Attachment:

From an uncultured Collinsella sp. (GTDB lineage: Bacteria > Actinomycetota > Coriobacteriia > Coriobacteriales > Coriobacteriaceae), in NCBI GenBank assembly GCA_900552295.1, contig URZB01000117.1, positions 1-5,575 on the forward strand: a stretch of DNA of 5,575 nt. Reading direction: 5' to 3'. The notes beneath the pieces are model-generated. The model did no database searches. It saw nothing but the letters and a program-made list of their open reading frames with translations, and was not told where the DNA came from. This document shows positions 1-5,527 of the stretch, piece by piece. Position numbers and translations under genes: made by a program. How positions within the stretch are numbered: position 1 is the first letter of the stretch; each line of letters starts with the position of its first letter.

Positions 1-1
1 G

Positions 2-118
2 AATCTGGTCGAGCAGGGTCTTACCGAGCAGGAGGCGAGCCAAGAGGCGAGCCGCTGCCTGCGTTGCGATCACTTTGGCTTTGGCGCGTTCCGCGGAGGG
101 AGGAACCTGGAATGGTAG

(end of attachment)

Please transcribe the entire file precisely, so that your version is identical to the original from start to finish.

From an uncultured Collinsella sp. (GTDB lineage: Bacteria > Actinomycetota > Coriobacteriia > Coriobacteriales > Coriobacteriaceae), in NCBI GenBank assembly GCA_900552295.1, contig URZB01000117.1, positions 1-5,575 on the forward strand: a stretch of DNA of 5,575 nt. Reading direction: 5' to 3'. The notes beneath the pieces are model-generated. The model did no database searches. It saw nothing but the letters and a program-made list of their open reading frames with translations, and was not told where the DNA came from. This document shows positions 1-5,527 of the stretch, piece by piece. Position numbers and translations under genes: made by a program. How positions within the stretch are numbered: position 1 is the first letter of the stretch; each line of letters starts with the position of its first letter.

Positions 1-1
1 G

Positions 2-118
2 AATCTGGTCGAGCAGGGTCTTACCGAGCAGGAGGCGAGCCAAGAGGCGAGCCGCTGCCTGCGTTGCGATCACTTTGGCTTTGGCGCGTTCCGCGGAGGG
101 AGGAACCTGGAATGGTAG